Old Bollywood posters for sale in Goa

Panaji, Dec 3 (IANS) An Italian-Polish couple based in Goa has been carefully collecting film posters from across India, mainly of Bollywood, that take you back to another time.

Panaji, Dec 3 (IANS) An Italian-Polish couple based in Goa has been carefully collecting film posters from across India, mainly of Bollywood, that take you back to another time.

Called 'Colonial Photo', the collection is about a bygone era when Bollywood films had their own black-and-white tales to tell.

Italian Silvio Ciancia, based in Arpora village, has put together an amazing collection of British-era and Bollywood photographs which he also duplicates as collector's items and sells to tourists visiting Goa.

His Polish-English wife, Greta Wilkinson, who trained as a social anthropologist and wanted to get into art herself, looks after the Tabra Arts and adds value to this venture.

'This is only a fraction of my collection. There are lots more,' he said showing around his old-style Goan villa.

'I'm on the lookout for (posters of) strange movies. I'm not much concerned about those films that are too famous. For 'Mother India' or 'Sholay', I don't care,' Ciancia told IANS. 'I'm trying to get the kitsch of Bollywood.

'People go crazy over lobby cards (showing photos of actors and actresses). But the prices have gone up. What you could buy 10 years ago for Rs.25 in Chor Bazaar (Mumbai) now costs $25,' he said.

Ciancia found some good sources for old posters on eBay, the online sell-anything website. He estimates he has over a thousand subjects with him.

He scans the posters, makes a paper copy, and puts them through matt lamination after painting the original.

'Some tourists, like the Russians, love that tarty lady,' he points to one poster.

'Bollywood has some beautiful old movies too. Now, Bollywood makes a lot of films. Maybe, it could make less but of better quality,' he added.

Calling his collection an outcome of a passion for art, he said: 'It's primarily not a business. I'm not here to become rich.'

The collection has made the couple celebrities in Goa. 'We're featured in an article on 'Goa's best kept secrets',' Ciancia said.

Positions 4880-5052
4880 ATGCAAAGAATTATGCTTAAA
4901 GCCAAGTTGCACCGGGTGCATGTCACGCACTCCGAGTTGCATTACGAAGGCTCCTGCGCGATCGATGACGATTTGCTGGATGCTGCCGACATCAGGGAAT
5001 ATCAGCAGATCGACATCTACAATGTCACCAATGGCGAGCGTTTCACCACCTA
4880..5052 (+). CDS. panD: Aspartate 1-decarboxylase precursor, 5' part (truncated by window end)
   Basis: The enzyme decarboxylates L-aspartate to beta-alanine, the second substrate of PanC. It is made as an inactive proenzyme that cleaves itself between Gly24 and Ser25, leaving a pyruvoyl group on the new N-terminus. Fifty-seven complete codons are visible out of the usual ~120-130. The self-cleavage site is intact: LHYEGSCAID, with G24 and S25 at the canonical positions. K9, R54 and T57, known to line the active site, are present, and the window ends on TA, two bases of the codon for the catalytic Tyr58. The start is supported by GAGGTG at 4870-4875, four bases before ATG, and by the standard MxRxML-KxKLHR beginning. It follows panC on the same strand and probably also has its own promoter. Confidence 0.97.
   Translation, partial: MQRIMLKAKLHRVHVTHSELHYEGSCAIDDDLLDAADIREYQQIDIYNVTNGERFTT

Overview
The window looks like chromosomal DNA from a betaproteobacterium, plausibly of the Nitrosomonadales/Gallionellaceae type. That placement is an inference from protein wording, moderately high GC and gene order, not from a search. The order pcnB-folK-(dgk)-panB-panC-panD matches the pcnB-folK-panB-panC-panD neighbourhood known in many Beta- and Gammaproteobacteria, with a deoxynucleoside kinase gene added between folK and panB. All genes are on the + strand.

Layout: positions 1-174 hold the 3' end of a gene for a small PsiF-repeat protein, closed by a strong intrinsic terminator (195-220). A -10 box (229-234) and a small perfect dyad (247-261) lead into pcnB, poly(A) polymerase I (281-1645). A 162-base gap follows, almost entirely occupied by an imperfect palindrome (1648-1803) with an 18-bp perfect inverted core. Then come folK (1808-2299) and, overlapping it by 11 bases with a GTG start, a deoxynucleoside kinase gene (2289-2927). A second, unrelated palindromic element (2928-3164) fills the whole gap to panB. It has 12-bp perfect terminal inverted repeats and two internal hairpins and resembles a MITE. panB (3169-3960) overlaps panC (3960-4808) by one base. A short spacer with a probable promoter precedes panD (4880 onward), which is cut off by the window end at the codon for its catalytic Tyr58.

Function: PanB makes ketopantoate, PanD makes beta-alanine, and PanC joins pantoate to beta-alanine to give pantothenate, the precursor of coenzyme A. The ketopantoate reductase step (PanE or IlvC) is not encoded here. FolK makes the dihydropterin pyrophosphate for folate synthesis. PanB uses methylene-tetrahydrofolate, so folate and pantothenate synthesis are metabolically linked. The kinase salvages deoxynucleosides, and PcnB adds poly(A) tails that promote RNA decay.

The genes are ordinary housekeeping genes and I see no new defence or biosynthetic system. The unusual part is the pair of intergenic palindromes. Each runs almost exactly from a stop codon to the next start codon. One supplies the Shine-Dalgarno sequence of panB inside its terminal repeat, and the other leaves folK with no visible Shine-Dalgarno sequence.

In his house one can find the posters of yesteryear stars like Helen, Junior Mehmood, Fearless Nadia, and an Australian woman who married an Indian producer in the 1940s and became prominent in Bollywood.

Ciancia has been collecting the film posters for long, working on them, getting artistes from Milano and elsewhere to do them up, and then sell copies to tourists visiting Goa who are keen to have a brush with India.

What he offers for sale also includes old Indian photos, Japanese ones and Bollywood pictures from the 1940s. There are originals too, while others are printed on paper, canvas or big-size posters.

On his first trip to Rajasthan nearly a decade ago, he discovered there were a huge number of old photographs still available in some places.

He toured all over India and started to buy. His dealer, based in that legendary used-goods market with the suggestive name of 'Chor Bazaar' in Mumbai, used to come to Goa once a month with offers.

'It's now getting difficult to find good photographs. But there are interesting things from Bollywood. They've tried everything (in the Indian film industry). From a remake of 'Jurassic Park' to old movies; they've even tried Frankenstein and Robin Hood.'

Sometimes, he said, there are 'too many Kapoors and too many Kumars' in the Indian film industry, making it a bit difficult for him to keep track.

'Over the years, the price of photos has become so high. Good classic subjects sell for 10 to 20 times more over seven years.'

Sometimes, the price asked for in Mumbai today is comparable to what is being sought in prominent auction houses like Christie's in London, he said.

Ciancia discovered that there is a 'huge market' for copies of such photographs and posters. He sells at the Saturday night markets held in Goa, at Arpora village itself, during the tourist season.

Foreign tourists visiting Goa find the Bollywood posters a suitable souvenir. 'Colonial India' does have a 'desi' market too, with some going in for the maharaja (king) pictures.

He also collects advertisements and photos of maharajas.

Ciancia pointed out that some of his black-and-white photographs have been re-touched and coloured in the fashion of the 1930s. One of the posters from Bollywood is of the film 'Johar Mehmood in Goa'.

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